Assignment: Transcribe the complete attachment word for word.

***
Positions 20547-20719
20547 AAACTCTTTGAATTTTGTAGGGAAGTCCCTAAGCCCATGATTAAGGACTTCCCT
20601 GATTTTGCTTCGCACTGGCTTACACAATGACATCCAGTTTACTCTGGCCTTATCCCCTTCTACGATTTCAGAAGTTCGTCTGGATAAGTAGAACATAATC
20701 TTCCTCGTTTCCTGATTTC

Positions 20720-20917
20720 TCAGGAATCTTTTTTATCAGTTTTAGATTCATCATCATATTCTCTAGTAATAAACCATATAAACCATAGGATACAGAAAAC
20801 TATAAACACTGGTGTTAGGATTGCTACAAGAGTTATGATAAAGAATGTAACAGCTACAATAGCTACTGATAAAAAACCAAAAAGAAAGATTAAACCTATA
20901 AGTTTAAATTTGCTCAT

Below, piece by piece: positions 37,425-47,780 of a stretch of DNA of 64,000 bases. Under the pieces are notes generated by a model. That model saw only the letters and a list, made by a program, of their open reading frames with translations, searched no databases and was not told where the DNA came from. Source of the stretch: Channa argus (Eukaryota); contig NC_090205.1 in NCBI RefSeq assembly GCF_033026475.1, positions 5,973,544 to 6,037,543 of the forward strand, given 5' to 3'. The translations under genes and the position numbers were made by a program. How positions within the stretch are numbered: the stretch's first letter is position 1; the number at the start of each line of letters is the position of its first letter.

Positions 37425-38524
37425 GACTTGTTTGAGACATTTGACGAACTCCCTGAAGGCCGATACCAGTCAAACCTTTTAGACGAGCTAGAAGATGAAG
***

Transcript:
Positions 20547-20719
20547 AAACTCTTTGAATTTTGTAGGGAAGTCCCTAAGCCCATGATTAAGGACTTCCCT
20601 GATTTTGCTTCGCACTGGCTTACACAATGACATCCAGTTTACTCTGGCCTTATCCCCTTCTACGATTTCAGAAGTTCGTCTGGATAAGTAGAACATAATC
20701 TTCCTCGTTTCCTGATTTC

Positions 20720-20917
20720 TCAGGAATCTTTTTTATCAGTTTTAGATTCATCATCATATTCTCTAGTAATAAACCATATAAACCATAGGATACAGAAAAC
20801 TATAAACACTGGTGTTAGGATTGCTACAAGAGTTATGATAAAGAATGTAACAGCTACAATAGCTACTGATAAAAAACCAAAAAGAAAGATTAAACCTATA
20901 AGTTTAAATTTGCTCAT

Below, piece by piece: positions 37,425-47,780 of a stretch of DNA of 64,000 bases. Under the pieces are notes generated by a model. That model saw only the letters and a list, made by a program, of their open reading frames with translations, searched no databases and was not told where the DNA came from. Source of the stretch: Channa argus (Eukaryota); contig NC_090205.1 in NCBI RefSeq assembly GCF_033026475.1, positions 5,973,544 to 6,037,543 of the forward strand, given 5' to 3'. The translations under genes and the position numbers were made by a program. How positions within the stretch are numbered: the stretch's first letter is position 1; the number at the start of each line of letters is the position of its first letter.

Positions 37425-38524
37425 GACTTGTTTGAGACATTTGACGAACTCCCTGAAGGCCGATACCAGTCAAACCTTTTAGACGAGCTAGAAGATGAAG